David Blunkett has made a great start with his rebranding, but it is still only a start, says John Berkeley
THOSE OF US who care about work-based training will have been heartened by the Secretary of State's recent speech to the Further Education Funding Council conference.
Condemning those who belittle vocational training, David BLunkett promised a new coherence and a clearer path from secondary to higher education.
Instead of promoting national traineeships and modern apprenticeships as separate programmes, the emphasis will be on progression within a single framework. The schemes will be re-shaped and re-branded as foundation and advanced modern apprenticeships.
He highlighted the need for modern apprentices to be able to progress to higher education and a commitment to ensure that vocational education forms an integral part of apprenticeships in future.
This was a robust vote of confidence for the work-based route, with apprenticeships championed as a key component of post-16 provision.
This is a great start, but we need to complete the framework. There must be higher modern apprenticeships, embracing programmes that incorporate NVQ level 4, Higher National Certificate or degree qualifications, and graduate modern apprenticeships for those starting in higher education.
Improving understanding and introducing off-the-job learning in a college or other provider, will be more challenging.
Few modern apprenticeships specify any requirement for formal vocational education or off-the-job learning, and the reaction of many to the new requirements may depend on whether employers will have to pay the full cost.
For too long, work-based learning has been undervalued, but strengthening apprenticeship programmes will not change public opinion. While the taught and experiential learning options remain separate, our deep-seated attachment to the former is likely to remain.
We need to blur that distinction and promote joint approaches to modern apprenticeships involving schools, colleges and employers. Schools are mre likely to promote a post-16 option if they have a role to play in it.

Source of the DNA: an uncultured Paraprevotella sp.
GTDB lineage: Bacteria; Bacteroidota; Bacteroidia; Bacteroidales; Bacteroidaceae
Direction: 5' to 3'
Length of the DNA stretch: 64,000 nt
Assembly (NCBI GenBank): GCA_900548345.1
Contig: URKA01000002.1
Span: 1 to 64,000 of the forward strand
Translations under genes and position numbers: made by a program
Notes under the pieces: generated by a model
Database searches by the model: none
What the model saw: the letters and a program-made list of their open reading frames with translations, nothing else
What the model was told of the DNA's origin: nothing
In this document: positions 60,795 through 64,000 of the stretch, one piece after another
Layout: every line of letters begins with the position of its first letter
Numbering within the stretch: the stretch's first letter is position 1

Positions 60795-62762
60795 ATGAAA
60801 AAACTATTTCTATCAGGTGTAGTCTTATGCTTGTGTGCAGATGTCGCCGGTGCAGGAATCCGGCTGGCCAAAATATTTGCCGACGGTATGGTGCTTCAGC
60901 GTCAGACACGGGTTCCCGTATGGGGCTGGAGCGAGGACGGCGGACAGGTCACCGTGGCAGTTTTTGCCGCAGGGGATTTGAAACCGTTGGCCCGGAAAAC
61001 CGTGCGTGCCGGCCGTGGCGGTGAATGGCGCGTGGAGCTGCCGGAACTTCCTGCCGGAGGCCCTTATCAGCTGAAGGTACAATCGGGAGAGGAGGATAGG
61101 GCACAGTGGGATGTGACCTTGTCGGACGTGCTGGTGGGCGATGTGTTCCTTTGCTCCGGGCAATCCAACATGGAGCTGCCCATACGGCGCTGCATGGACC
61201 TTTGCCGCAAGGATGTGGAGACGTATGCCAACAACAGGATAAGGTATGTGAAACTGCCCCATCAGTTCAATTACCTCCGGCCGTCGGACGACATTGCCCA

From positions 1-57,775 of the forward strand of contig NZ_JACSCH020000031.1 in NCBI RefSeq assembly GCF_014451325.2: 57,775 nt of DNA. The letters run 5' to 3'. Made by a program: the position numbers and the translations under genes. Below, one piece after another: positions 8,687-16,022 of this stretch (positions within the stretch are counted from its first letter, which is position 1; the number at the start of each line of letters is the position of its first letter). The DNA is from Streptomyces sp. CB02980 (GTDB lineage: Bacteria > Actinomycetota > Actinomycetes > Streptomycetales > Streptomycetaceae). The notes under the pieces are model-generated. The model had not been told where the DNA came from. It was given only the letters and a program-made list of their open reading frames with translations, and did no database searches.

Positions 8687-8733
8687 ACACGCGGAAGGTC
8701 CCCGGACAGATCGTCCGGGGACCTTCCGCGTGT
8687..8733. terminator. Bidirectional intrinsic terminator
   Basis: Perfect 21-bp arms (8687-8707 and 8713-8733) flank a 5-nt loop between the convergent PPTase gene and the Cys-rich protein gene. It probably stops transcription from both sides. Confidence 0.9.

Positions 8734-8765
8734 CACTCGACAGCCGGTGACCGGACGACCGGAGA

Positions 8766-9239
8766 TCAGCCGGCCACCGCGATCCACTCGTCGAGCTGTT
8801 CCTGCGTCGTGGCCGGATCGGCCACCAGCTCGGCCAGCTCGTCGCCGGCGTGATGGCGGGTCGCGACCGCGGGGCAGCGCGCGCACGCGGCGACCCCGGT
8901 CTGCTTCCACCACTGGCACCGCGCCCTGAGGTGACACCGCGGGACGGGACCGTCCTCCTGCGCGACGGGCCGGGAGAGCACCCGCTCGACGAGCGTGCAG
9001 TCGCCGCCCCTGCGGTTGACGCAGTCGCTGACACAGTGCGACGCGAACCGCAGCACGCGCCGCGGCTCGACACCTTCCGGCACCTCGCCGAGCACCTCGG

Also, industry and commerce currently lack the infrastructure for delivering work-based training. A major initiative is needed to develop training if the workplace is to become an effective learning environment, while careers guidance will also be critical.
But perhaps the pre-eminent weakness in work-based training is the absence in most employment of any compelling requirement for it. The staying-on rate has rocketed and the number of 16 and 17-year-olds undertaking training in the workplace has fallen. If there is to be apprenticeship expansion, what will be the driving force behind such a reversal of recent trends?
Perhaps the answer lies in encouraging a "licence to practise" approach, with young people becoming qualified for their chosen work role. We already have a national system of occupational standards covering all fields of employment. Where the momentum for development would come from is unclear but, without motivation, what would drive an expansion in supply and demand?
The Secretary of State used the term "dual system" to describe a future with genuine parity of esteem across the post-16 options. But the coherence he seeks also demands a duality of purpose, a meeting of minds. Change in schools is one thing; driving up standards and expanding work-based training is another.
A new vision for work-based learning will demand a partnership between government, employers, schools, colleges and other training providers. Ministers must decide whether to push for consistency across the new national framework of apprenticeships, or respect the differences between employment sectors and allow diversity.
With government funding for apprenticeships representing as little as 15-20 per cent of training and employment costs in some sectors, major reform will require more than political will to bring about the changes we need.
John Berkeley is project director, Young People Development Policy amp; Programmes for BMW Group's UK operations